Market Hall Marly-le-Roi by Ameller, Dubois et Associés
PARIS – The Parisian suburb of Marly-le-Roi once hosted several notable feats of ingenuity, each possessing a common end of absurd luxury. The Château de Marly was Louis XIV’s retreat from nearby Château de Versailles. The ‘Machine de Marly’, regarded as the most advanced hydraulic system of the seventeenth century, served only to supply Versailles’ vast, ornate fountain system.
A recent development in the area by local practice Ameller, Dubois et Associés stands more modest in purpose and appearance, though no less clever in design. The municipal council commissioned the firm to construct a market hall with courtyard and car park – as well as a social housing complex yet to be realised. The hall takes a basic square plan and clean-edged volume. Wood sets a humble tone for the façade – broken into sunshades along the east and west walls, minimalistically framing the north and south. Arboreal frosting covers an imposing full-length window facing out to the patio. Quilted, steel thresholds, invoking the surfaces of the stalls within, provide an abrupt yet inviting contrast on each side.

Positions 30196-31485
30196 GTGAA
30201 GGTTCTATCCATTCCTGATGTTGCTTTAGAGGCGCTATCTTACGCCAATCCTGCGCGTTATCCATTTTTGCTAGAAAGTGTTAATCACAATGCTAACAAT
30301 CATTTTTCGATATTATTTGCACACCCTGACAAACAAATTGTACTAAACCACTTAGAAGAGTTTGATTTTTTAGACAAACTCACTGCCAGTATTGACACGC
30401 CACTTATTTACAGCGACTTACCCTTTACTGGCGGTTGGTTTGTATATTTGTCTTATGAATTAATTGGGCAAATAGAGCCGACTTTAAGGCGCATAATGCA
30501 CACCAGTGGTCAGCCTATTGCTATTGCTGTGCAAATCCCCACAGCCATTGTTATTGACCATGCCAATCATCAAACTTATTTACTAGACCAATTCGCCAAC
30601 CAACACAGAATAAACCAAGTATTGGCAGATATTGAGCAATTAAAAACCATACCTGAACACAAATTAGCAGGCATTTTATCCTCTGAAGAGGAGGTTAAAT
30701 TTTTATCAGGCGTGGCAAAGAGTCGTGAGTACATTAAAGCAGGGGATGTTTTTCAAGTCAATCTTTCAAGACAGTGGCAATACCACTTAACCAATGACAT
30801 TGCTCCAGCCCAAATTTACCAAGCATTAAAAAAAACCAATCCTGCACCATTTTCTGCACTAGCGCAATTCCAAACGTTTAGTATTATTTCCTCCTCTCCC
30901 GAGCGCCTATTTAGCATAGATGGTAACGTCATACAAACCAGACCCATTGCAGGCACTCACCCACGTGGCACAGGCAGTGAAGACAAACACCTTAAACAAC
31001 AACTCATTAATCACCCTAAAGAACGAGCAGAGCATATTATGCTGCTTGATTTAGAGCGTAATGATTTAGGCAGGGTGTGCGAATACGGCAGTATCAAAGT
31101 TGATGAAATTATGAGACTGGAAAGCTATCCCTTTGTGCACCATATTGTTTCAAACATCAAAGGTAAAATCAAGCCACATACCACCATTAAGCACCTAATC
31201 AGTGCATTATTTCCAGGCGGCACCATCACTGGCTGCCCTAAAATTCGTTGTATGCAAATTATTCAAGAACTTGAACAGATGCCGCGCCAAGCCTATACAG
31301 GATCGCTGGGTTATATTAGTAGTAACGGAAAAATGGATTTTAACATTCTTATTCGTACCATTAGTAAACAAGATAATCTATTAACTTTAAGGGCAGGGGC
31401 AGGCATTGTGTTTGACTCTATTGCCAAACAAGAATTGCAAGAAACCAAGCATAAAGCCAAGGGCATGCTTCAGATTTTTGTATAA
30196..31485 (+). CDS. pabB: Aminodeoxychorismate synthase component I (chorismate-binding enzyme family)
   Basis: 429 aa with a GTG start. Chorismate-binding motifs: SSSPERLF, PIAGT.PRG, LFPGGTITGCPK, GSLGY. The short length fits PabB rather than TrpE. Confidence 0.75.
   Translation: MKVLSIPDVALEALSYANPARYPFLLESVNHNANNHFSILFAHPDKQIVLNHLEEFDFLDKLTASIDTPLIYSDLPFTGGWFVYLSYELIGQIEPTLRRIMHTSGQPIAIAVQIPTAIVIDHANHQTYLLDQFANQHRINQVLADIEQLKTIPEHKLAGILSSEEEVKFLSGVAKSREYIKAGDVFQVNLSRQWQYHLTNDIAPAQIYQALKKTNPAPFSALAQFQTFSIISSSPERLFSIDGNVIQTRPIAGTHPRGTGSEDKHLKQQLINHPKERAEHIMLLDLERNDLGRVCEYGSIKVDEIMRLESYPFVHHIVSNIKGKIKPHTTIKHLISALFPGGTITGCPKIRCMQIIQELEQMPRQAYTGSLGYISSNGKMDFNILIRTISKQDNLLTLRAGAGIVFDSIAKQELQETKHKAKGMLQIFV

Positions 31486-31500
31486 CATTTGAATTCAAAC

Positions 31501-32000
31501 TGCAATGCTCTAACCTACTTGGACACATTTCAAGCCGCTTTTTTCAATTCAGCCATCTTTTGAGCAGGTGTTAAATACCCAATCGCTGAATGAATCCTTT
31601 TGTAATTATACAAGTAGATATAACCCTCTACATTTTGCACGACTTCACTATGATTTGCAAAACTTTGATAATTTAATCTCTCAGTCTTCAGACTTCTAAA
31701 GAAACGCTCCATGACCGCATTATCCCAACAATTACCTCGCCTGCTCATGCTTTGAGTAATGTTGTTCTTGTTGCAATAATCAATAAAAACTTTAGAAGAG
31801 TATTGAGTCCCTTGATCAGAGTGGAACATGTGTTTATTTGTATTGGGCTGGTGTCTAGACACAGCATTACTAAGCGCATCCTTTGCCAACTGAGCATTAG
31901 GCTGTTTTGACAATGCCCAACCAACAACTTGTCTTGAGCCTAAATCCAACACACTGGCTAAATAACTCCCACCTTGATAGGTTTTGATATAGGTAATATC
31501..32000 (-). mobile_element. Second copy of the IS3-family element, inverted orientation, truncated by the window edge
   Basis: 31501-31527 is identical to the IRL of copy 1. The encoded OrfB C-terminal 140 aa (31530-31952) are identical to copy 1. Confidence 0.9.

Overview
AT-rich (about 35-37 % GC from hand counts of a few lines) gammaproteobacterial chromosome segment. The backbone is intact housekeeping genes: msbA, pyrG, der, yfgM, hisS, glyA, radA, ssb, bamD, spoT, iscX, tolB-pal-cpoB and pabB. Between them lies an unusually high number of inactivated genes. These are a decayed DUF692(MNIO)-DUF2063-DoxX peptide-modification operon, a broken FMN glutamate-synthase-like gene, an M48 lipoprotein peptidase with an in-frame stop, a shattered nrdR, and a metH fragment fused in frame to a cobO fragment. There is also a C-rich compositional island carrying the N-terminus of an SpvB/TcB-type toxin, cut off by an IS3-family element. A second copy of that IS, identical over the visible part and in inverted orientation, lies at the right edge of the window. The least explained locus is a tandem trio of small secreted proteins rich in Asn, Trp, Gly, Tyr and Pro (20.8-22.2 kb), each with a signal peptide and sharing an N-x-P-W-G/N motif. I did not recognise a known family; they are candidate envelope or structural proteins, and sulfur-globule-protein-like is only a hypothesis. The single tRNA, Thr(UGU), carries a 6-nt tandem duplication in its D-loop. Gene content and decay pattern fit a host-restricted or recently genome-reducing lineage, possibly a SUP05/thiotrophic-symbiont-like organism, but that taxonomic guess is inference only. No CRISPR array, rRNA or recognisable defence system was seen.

The structure’s most unusual characteristic, however, is a roof that appears to have been peeled-up at alternating corners in rectangular intervals. Mossy vegetation along its surface adds to this break in geometric monotony, softening its sharp gestures and contributing less disruptively to the overhead view from the hill behind. More than suggesting sustainability, the growth creates both a natural thermal system and gutter for rainwater.
The roof feature also provides additional entry points for natural light – which is, like the exterior shape, delicately modulated on the interior from otherwise scattered rays. Smooth, striated wood covers the hall’s ceiling and curves down from each opening. As an acoustic system, the cladding provides vents for excess ambient noise. Hence, beyond a pleasant alternative to standard warehouse bracketing and a unifying expression with the façade, it serves as a natural, two-way channel: light enters, sound escapes.
A forecourt offers additional space for stalls. Covered parking space sits below ground level of the entire court and offers a non-invasive, sheltered passage from the housing complex to the hall.
Photos Guillaume Grasset
Figures courtesy of Ameller, Dubois et Associés